I cringe inside when people say they're not "good" at video games, or that they'd never in a million years be able to figure out the controls to Call of Duty: Modern Warfare 2. "It looks really good, but I'm not really a gamer so I'll probably never play it," they say with a defeated shrug.
In the past, I've argued that video games are a medium unto themselves, but I realize now I've been wrong. There is a new and evolving medium, but video games are only a small piece of a much larger picture.
If you have a Facebook profile, can use MS Word, or have bought something on eBay, you understand the essential language of interaction, which is at the heart of every video game. You may not want to bother figuring out a hardcore shooter, but that doesn't mean you're not an active patron of the medium in which video games are contained.
Virtual interaction is at the heart of the modern media, the answer to the looming question of what comes next. For thousands of years games mimicked the forms of interaction, but they required two present parties to reproduce the interactivity.
With widespread adoption of the home computer and, consequently the internet, all the necessary technology for systemic interaction in everything from commerce to storytelling has arrived.
It's Facebook that's introduced the benefits of interactivity to the mainstream more than Wii or DS. Like AOL, Amazon, and eBay before it, Facebook uses many of the same mechanical principles of traditional video games, though its ultimate purpose is completely different.
What follows is a comparison of Facebook to World of Warcraft in an effort to more clearly define interactivity as its own unique medium, and then carve out the special purpose of video games within that larger medium.
The PC is the biggest gaming platform in the world, and it's the frontline for demonstrating the most essential qualities of interactivity. With a mouse and keyboard you have the interface to browse the web, build a spreadsheet, or smack zombies in the face with a crowbar. While the purposes in moving the mouse cursor in PowerPoint versus adjusting your aim in Left 4 Dead 2 are different, the interface is identical.
In World of Warcraft, user interface is multi-layered, framing the game world with iconic buttons, a running log of events, and a record of social exchange. Facebook's pages are drawn in clean columns with actionable buttons and links standing out in sharp blue against the soft white background.
In both, mouse navigation fine-tunes your orientation in the world while keystrokes are used for personal interaction and expression. WoW presents its visual interface as the frame of the entire game world. In Facebook, each new bit of information has a smaller set of interface options that are consistent from profile to profile and status update to status update.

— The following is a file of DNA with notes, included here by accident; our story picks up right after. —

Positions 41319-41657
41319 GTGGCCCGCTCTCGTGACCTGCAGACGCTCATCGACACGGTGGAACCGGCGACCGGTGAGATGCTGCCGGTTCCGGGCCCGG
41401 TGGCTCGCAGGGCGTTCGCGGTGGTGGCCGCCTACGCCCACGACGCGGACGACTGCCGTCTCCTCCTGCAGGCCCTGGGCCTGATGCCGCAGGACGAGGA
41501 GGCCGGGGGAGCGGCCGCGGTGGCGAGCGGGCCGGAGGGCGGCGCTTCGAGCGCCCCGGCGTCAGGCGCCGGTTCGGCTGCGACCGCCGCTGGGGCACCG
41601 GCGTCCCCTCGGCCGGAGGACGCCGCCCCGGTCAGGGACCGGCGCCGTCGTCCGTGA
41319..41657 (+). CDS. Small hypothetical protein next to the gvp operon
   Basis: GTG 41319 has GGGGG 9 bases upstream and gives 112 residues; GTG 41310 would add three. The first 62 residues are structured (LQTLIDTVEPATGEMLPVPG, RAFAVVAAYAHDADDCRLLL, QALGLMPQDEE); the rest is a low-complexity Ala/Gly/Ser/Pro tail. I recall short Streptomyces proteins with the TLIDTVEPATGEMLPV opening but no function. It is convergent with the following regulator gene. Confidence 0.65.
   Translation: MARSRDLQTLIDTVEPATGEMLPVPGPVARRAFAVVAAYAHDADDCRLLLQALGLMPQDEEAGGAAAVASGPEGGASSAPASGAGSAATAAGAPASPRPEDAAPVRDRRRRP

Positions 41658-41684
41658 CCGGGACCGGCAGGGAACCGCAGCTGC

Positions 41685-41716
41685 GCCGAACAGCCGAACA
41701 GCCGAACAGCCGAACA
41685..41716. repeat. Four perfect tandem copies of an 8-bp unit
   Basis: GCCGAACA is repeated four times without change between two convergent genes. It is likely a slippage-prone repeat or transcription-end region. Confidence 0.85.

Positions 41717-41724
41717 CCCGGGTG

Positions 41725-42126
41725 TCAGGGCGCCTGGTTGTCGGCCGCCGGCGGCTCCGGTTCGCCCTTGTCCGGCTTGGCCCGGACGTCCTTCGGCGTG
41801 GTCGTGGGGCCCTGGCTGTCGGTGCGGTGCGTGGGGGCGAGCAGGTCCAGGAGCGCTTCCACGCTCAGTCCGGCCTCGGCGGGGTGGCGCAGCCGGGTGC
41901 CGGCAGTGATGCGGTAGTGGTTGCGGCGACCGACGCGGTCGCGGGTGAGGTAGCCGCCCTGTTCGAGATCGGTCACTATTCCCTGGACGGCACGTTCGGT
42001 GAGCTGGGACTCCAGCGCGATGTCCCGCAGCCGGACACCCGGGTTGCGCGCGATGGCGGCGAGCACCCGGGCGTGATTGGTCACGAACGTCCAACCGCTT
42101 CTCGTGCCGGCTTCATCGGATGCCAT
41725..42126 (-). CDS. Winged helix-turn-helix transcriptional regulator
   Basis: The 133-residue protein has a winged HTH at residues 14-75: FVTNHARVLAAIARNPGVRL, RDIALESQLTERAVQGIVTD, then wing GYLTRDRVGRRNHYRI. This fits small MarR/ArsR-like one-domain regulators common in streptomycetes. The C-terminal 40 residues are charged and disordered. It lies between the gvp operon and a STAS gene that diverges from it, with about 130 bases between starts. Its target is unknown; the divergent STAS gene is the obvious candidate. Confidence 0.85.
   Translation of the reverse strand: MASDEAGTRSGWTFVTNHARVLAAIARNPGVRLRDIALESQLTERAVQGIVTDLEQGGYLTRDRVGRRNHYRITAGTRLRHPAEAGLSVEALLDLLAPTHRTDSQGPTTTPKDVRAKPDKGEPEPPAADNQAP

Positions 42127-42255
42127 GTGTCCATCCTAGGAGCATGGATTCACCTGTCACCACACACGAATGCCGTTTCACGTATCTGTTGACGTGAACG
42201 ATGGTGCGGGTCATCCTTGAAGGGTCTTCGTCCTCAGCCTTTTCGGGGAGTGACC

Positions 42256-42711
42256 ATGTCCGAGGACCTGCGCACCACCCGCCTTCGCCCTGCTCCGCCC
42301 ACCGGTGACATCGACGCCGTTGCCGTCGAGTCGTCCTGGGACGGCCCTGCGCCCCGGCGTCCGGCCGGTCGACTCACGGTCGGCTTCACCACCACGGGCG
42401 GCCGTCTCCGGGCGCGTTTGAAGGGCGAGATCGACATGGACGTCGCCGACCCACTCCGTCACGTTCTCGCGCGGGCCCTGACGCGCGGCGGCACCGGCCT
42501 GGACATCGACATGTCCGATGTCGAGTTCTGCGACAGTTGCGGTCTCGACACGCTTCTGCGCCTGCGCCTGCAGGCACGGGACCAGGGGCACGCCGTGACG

"The primary guideline for anything that we add to Facebook is to help our users connect and share with each other," said Gareth Davis, Platform Manager and Games Lead at Facebook. "That's the lens through which we evaluate every single thing that we add to the site. Does it help people connect and does it facilitate sharing?"
Sharing and connecting is crucial to WoW, but it happens in the context of roleplay and fantasy projection. Those elements, the quest design, the story that connects them, and the art style through which players can bring their fantasy to life are elements of art and authorship.
"Simplified UI that is able to easily achieve what the user is motivated to accomplish often outweighs gorgeous design," said Ariel Waldman, digital anthropologist, founder of Spacehack.org, and former NASA coordinator.
"In social networks, Twitter and Foursquare are shining examples of this factor, while Tumblr leads the way on balancing simple interactivity with decent aesthetics and information architecture."
Interacting is a way of self-expressing, be it on the highest level of metaphysical fantasy or in the most mundane functions of e-commerce. "I think the difference between an MMO and a social platform is an MMO is about a fantasy projection and a social network is about self-identity and expression," said Neil Young, co-founder of ngmoco.
"Another way of thinking about it is the difference between reality television and dramatic television. Yes, it's a reflection of yourself, but it's also fictional. Whereas a social network tends to be a much more accurate reflection of you and you can modify that and play with that, but it tends to be regulated by your friends in the real world. "
In WoW you align with a faction (conveniently good or evil), pick a character class based on your preferred metaphor for interaction (druid, hunter, priest, mage, paladin etc.). Your appearance becomes a record of events you've completed or places you've been. It's a fictional aggregator that tells people small pieces of information about your experience.
In Facebook, you have many more options for creating your identity, but the function is still through association. Your most basic identity is established through personal affiliation, guilds and classes become towns, networks, and mutual friends. The aggregation of tagged photos creates its own sort of narrative about where you've been and what you've done.
"A decision was made very early on that the interface should look very clean and very consistent, so if I'm visiting three different friends' profiles I can find the information that I care about very quickly and easily," said Davis.
"The most important thing is that people are really who they say they are and who you know they are."